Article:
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Members of the Muskegon Lakeshore Figure Skating Club performed various routines at its Olympic-themed exhibition titled “Make a Wish” on Feb. 8. The youngest performer was 4 years old, while another performer, who had recent- ly moved, traveled 1,600 miles round-trip to skate and be with her friends in the club. The club raised $600, with the proceeds going to the Make-A-Wish foundation of Michigan. The event was also part of National Skating Month and the West Michigan Youth Wintersportsfest. “All of the girls did a great job, had fun and received a standing ovation,” the club’s Nina France said. A public skate session followed the exhibition, where spectators had a chance to head out onto the ice with the fi gure skaters from the show. Pic- tured is 4-year-old Grace Sheler, who participat- ed in the show’s opening ceremony.


SC of Huntsville member knows skating will be part of her life in the military


If Stephanie Duncan attends the United States


Military Academy at West Point (N.Y.) next fall, she’ll trade in her fi gure skates for hockey skates. Skating is not among the lifetime sports West Point cadets must choose to pursue while at the Academy; hockey is the next best alterna- tive.


“Skating will be the backbone


of whatever I’m doing. I’m still en- joying the ice, whether it’s fi gure skates or hockey skates,” Duncan said.


As a member of the Skating


Club of Huntsville, Duncan skates, teaches, is involved with Special


Olympics and is a member of the club’s junior volun- teer program. The volunteer program aims to engage more people in the local skating community through raising funds for children to attend classes and pur- chasing tickets to their local ice shows for the elderly. Much to her delight, Duncan recently became a gold medalist in moves in the fi eld. She plans to test through her senior free skate soon. In addition to her personal accomplishments, Duncan touches the lives of the skaters around her. “Stephanie teaches that there is so much more


to the sport of skating than just winning gold medals,” Vicky Edwards, the SC of Huntsville test chair, said. “Her beautiful smile shines on the ice as she teaches begin- ners how to skate, encourages Special Olympic skaters to try and pushes talented skaters to keep going.” Duncan believes that all that she learned as a fi g-


ure skater helped prepare her for a military career. “It’s all getting into the right mindset,” Duncan


said. “Figure skating prepared me mentally for the mili- tary by building passion and discipline.” Duncan recently received her Congressional


Nomination as part of the West Point application pro- cess. As a JROTC member, Duncan already embraces the military framework. She comes from two long lines of service members and hopes to continue that tradi- tion.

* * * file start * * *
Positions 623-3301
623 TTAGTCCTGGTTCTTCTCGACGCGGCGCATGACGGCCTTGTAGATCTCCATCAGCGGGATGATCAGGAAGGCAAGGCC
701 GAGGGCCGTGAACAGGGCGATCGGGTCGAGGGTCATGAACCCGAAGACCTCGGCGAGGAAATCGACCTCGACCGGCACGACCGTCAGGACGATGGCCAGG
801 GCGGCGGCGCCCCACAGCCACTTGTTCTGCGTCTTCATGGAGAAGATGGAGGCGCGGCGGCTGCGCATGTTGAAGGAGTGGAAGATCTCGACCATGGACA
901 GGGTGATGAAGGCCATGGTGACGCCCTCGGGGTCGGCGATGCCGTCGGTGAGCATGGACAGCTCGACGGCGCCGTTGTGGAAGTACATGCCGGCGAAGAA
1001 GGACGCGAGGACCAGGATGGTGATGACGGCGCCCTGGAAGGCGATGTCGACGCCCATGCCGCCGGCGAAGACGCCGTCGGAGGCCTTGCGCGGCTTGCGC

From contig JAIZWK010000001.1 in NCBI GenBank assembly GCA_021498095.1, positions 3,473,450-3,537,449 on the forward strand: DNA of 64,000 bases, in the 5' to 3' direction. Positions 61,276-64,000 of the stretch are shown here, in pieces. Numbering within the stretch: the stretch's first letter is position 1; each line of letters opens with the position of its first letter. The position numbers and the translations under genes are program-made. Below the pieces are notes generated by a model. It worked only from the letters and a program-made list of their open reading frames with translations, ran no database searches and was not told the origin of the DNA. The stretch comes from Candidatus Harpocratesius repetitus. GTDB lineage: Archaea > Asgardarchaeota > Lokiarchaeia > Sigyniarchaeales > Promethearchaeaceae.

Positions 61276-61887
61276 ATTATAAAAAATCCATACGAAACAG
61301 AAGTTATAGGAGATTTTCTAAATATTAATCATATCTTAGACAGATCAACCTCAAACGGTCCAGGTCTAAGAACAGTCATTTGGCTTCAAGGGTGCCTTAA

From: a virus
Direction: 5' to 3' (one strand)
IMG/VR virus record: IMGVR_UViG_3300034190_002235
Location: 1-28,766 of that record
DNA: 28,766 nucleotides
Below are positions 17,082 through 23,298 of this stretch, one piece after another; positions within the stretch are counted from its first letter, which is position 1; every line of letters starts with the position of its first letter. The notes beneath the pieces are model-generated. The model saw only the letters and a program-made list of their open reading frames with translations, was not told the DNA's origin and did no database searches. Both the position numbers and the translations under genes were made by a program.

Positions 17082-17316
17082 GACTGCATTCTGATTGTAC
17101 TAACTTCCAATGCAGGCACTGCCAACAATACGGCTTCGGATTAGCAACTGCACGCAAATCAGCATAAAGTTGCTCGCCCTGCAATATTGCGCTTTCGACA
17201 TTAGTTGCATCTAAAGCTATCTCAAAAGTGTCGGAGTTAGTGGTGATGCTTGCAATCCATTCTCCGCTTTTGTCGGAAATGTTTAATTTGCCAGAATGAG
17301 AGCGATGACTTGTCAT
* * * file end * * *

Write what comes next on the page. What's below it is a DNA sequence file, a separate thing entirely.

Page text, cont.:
— Nicolette House SKATING 47


(l-r) Mary Johanson, Katie Lamb, Grace


Cregar, Hamzah Soofi , Alex Meints, Miranda Underwood, Logan


Giulietti-Schmitt, Krista Diephuis, Melanie Bolhuis


Ann Arbor FSC changing lives Several years ago the Ann Arbor FSC’s learn-to-skate program was introduced


to two skaters with autism spectrum disorder. No one could have predicted at the time the extraordinary impact these individuals would have on the rink and the club. On many occasions, these skaters’ parents would tell the staff how skating


has been changing the lives of their children, and slowly, the staff started noticing changes in the skaters’ demeanor during classes. Soon, the physical, intellectual and social development witnessed by their parents, therapists, classroom teachers and coaches alike prompted some new program developments: a Special Olympics team and a therapeutic skating class. With word of the skaters’ successes spreading throughout the special needs


community, the club quickly had two more children deciding to learn how to skate, with participation in the Special Olympics Michigan State Winter Games as the goal. Through the generosity and volunteerism of the community, club members and tal- ented coaching staff , the four Special Olympics team members began training in early December. After three emotional and rewarding days of competition in Feb- ruary, not only did the athletes return with eight medals, but they also came with a new sense of accomplishment, self-esteem and motivation. The lives of the families, athletes and coaches have been forever changed. The next step for the club was to reach out further to the greater special needs


community, to off er the benefi ts of skating year round. Following the badge system created by U.S. Figure Skating, the Ann Arbor FSC’s therapeutic class had its debut in March. The club has had an overwhelming response from the community for this new program, and members have become unifi ed around the common goal of pro- viding an opportunity these families may never have considered as an option for their children. After seeing the pure joy these individuals experience every time they step on the ice, everyone is reminded why it’s so easy to fall in love with fi gure skat- ing. It’s gratifying for the club to be truly enriching so many lives in ways never before imagined.


— Logan Giulietti-Schmitt


Rochester, Mich., to host


U.S. Collegiate Championships Rochester, Mich., has been selected as the host


of the 2014 U.S. Collegiate Figure Skating Champi- onships. The event will be hosted by the Onyx-Subur-


ban Skating Academy from Aug. 14–16. Held for the fi rst time in 1985, the U.S. Colle-


Grace Sheler


giate Championships is the only individual compe- tition open to full-time college students. Event registration opens on May 15.


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